Making Photo BooksDecember 23, 2020
“You are looking at an illuminated screen, it’s a new viewing experience, although it’s like a medieval stained glass also, the light coming through the image makes it a little jewel.” Joel Sternfeld
There is nothing “wrong” with a screen as the final output…
As good as images are on a screen, as close as you can get to a Velvia slide on a Lightbox maybe, they are still little transient pictures on the iPhone and lack the permanence or archival, legacy value of a printed output.
Jeff Mermelstein’s latest series #NYC, created on his iPhone, ends with a book rather than the Instagram posts with which it started. His series “Hardened”, also entirely iPhone photos, many of which were originally posted to Instagram, is now a superb book.
Prints, whether on the wall or stacked up in tubes and cardboard envelopes are important. And a book is what I am beginning to think works best for my own photographs. Whilst I have happily made many photo books from family trips, historically with Photobox, more recently with Whitewall, I have always felt it’s a bit self indulgent to make a book of my personal photography. I’m overcoming this, it’s not vanity and in fact is really helpful in building and learning.
I have long been influenced by the American photographer Frank Jackson, for me he is a master of light and composition. I recently purchased a print from him and we ended up having a long and interesting telephone conversation, during which we discussed Blurb books and Daniel Milnor. I followed his advice, researched both and am delighted with the results.
That’s not to say my first book of my own street photography is delightful or perfect, just that it has got me thinking and learning. Specifically thinking more about series linked in other ways than simply the place or time (which led to a slight restructuring of this site). Also more carefully analysing how I take photos, what I like and what I can build on in terms of projects rather than individual photographs or more general themes. It’s also just nice to have something to flick through of personal work.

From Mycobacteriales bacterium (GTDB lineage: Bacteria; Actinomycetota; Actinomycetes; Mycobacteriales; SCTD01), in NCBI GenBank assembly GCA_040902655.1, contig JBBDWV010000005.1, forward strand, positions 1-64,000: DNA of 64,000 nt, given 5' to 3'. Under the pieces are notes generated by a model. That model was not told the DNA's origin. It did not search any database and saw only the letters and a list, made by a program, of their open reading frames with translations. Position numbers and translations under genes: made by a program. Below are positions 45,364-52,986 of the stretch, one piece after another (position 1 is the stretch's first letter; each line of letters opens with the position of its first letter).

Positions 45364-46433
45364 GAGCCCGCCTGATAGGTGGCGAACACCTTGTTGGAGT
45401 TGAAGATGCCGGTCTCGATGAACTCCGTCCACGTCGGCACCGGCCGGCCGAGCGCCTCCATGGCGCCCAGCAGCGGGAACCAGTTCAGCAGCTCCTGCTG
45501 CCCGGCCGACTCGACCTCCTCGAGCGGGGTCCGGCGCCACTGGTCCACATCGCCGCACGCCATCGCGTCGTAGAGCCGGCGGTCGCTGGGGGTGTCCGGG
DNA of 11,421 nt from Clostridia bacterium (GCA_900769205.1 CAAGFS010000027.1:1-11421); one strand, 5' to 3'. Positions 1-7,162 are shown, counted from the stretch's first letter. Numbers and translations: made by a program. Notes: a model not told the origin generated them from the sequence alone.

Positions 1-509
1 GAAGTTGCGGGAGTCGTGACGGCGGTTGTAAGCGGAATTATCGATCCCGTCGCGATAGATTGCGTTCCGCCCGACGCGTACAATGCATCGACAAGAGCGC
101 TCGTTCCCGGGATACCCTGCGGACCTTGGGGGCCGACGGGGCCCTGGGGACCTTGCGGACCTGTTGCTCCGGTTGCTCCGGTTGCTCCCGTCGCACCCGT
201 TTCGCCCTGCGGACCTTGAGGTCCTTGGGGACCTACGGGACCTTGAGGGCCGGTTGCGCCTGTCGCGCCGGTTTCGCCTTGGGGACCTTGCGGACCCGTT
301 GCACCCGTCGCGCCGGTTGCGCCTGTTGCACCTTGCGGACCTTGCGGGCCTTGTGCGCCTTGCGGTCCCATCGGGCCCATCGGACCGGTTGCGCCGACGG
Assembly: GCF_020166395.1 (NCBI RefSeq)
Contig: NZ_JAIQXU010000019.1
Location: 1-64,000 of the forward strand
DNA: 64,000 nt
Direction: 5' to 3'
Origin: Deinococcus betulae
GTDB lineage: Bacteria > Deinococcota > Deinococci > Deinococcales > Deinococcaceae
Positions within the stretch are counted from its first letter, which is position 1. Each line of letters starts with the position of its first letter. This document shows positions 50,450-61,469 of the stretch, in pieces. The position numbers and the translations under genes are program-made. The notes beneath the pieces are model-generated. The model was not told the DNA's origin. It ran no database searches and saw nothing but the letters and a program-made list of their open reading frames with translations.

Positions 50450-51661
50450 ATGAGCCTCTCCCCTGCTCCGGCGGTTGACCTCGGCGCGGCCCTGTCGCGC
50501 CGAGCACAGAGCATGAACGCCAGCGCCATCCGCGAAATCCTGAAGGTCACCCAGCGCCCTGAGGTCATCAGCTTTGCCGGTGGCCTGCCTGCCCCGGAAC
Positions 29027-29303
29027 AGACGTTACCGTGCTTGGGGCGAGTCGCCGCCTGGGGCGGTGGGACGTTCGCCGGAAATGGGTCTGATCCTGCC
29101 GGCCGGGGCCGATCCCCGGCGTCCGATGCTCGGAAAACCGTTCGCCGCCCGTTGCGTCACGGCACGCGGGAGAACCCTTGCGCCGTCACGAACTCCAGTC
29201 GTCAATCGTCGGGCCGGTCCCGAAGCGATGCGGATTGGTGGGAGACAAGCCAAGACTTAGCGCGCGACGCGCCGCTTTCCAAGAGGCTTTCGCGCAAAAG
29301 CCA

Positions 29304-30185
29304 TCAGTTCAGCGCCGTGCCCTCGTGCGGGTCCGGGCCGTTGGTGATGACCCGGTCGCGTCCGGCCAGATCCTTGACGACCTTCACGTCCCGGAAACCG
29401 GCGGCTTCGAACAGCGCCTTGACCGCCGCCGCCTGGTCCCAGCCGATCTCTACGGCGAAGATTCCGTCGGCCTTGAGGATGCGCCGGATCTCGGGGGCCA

Blurb is first and foremost a self-publishing platform, very much geared to allowing individuals to sell their own work in a book or magazine format, typically via print on demand. It also works well for “one-off” books though. It offers excellent value and a good range of publication types, I particularly like their small, square softback books which offer an outstanding range of papers and their “premium” magazine, which is just £3.99 at the time of writing this article - the only drawback is their slightly expensive shipping fees for one off publications. There is the option to sell publicly if you choose to of course, I haven’t and that’s not something I have looked into in any detail.
A key differentiator for Blurb is their BookWright software, it may not have the power of InDesign (though Blurb will happily accept their output) but is excellent. It differs from the typical online book layout software offered by the aforementioned Photobox, Whitewall and similar companies in that it is a true “client” based application running locally. This improves performance significantly. It is easy and intuitive to use with simple layout tools.
I am pleased with development of self-editing, pairing images and beginning to sequence a series. I am not a curator, but I am learning slowly to better edit my work, at some point I will seek outside help with this. In terms of content, I struggle mixing black and white with colour - this applies as much to this website as it does sets of photographs. I will experiment further.
I also struggle with text - as much as I enjoy spilling my thoughts into this blog (and others), I haven’t yet found a sensible flow of text or thoughts that sits well alongside my photographs - I do feel a book, particularly a travel oriented book, would benefit from some narrative.
Give it a go - it’s the next step from stand-alone prints.